The inspection does, however, provide a very useful and powerful vehicle for communicating to practices new legislation and RCVS advice, which is easy to just miss if you don’t read the RCVS News or forget it after you have done. When it’s part of your criteria to be accredited, you have to get it right.

Frequency of checks

One example was asking us to put something in our consent form to say how frequent the overnight checks are likely to be for hospitalised patients at hospital practices. The RCVS has received many complaints from owners who expect a nurse to be sat up with their pet literally all night and not just doing checks every few hours.

If it dies and it becomes apparent no one was actually there, it often causes problems. So this is an example of the RCVS passing on their experience in way you can’t ignore, i.e. do it or you won’t pass.

We also benefited from an experienced hospital inspector and practitioner casting his eye over the place and giving us some advice. However, most of us vets are independent-minded types who don’t like being told what to do and it wasn’t always easy to be on the receiving end of non-negotiable advice.

It’s obviously even more annoying when he is clearly right and you’d just never spotted it!

He also had some interesting and supremely practical tips for embarking on some clinical audit by way of a permanent point on the practice meeting agenda and once a month or so picking a subject or area for review. I think clinical audit is obviously a good idea but must be taken at a realistic level as an average size practice just won’t have the numbers of similar cases to make statistically relevant comparisons.

For example, I can state that my success rate for avian femoral fracture repair is 100%. I challenge any avian specialist to match that, and they definitely can’t beat it.

It would look great on our website and anyone “Googling” avian fracture repair would be hugely impressed. They wouldn’t know I’ve only done one in 11 years and got away with it…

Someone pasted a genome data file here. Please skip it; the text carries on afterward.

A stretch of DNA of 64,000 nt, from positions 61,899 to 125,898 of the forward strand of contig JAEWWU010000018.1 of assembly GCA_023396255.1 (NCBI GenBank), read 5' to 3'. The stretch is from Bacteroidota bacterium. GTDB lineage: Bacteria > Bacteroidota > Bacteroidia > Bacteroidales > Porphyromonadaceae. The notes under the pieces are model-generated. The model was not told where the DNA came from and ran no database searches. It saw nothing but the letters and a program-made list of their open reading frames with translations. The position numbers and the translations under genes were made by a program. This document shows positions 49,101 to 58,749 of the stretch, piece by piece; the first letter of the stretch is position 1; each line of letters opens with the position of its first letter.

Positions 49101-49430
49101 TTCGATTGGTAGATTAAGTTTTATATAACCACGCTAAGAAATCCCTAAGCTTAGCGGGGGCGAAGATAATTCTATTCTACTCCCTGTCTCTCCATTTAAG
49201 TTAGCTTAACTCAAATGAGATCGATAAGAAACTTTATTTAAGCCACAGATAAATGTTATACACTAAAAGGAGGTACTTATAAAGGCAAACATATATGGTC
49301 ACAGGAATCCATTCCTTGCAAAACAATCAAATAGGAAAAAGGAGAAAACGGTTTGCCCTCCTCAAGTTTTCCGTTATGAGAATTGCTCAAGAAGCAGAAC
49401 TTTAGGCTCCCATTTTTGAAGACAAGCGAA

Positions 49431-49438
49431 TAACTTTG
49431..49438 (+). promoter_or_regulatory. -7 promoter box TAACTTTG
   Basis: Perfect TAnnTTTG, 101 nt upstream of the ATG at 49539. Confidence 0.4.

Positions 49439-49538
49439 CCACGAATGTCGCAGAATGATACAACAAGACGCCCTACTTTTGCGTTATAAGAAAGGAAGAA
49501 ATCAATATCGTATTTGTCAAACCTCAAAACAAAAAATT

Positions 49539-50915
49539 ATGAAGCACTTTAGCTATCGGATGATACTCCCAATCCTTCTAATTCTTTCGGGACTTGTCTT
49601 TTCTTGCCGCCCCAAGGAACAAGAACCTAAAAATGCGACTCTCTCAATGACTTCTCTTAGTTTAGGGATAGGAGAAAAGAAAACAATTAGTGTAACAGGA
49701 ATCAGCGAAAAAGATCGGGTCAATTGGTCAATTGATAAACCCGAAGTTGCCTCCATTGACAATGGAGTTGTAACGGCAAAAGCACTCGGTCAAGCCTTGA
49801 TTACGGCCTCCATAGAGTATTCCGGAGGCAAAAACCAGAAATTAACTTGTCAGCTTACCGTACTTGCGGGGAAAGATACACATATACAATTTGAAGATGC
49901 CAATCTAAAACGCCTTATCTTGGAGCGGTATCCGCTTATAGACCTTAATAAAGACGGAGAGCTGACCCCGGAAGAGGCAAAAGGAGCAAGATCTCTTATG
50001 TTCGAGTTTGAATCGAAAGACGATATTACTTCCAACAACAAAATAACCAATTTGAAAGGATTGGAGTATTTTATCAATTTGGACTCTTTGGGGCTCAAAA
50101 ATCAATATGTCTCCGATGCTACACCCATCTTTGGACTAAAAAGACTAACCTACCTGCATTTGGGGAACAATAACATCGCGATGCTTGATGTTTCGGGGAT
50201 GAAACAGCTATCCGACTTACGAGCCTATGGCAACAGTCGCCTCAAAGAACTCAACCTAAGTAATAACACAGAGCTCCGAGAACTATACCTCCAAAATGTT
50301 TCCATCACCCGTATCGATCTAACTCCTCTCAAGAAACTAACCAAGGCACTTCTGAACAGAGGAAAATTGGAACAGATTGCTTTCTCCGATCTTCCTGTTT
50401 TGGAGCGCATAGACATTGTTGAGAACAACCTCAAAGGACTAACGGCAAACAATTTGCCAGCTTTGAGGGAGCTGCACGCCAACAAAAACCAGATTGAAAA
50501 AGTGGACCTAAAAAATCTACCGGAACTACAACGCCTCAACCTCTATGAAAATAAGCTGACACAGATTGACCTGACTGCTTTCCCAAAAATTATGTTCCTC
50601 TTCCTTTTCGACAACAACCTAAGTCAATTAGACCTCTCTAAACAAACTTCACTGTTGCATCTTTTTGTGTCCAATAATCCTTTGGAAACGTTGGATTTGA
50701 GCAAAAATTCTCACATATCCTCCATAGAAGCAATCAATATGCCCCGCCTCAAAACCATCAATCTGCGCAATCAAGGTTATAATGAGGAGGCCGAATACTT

Pharmacy regulations

The new pharmacy regs are the law (see uksi_20082297_en_1) and like it or not (largely not) we have to abide by them.

So these inspections help you keep within the law and therefore protect us from prosecution. However, we had put most of our energies into the practice itself and over the years have, like all vets, wanted to concentrate on providing the best clinical service to patients and clients.

To have to devote so much to pharmacy regs, most of which seem a little over onerous for non-food chain animals, is a bit galling.

I felt like a sculptor who has spent years mastering his art and decided to enter a high-profile art competition one year and turns up with his prize sculpture to be told that this year it’s watercolours. That’s not the RCVS or the inspector’s fault, that’s just the way it is.

Cut-price vaccinations

Anyway, at the same time we have been going through all this we have learnt that a local practice group is going to run a cut-price vaccination van in our area. Strangely, though, not on their own doorstep.

There are a few genuine areas for concern with it apart from the commercial side. However, the RCVS seems pretty relaxed about it as several local vets have contacted them about it. I wonder if it will be a tier two or three van, or maybe just a core standards one…

On a brighter note, the weather this weekend was fantastic and we had a great camping trip on Dartmoor. The children even invented a new family campsite game as I dozed on the grass in the sunshine. It was called “Stand on daddy’s face” and just rounded my week off nicely.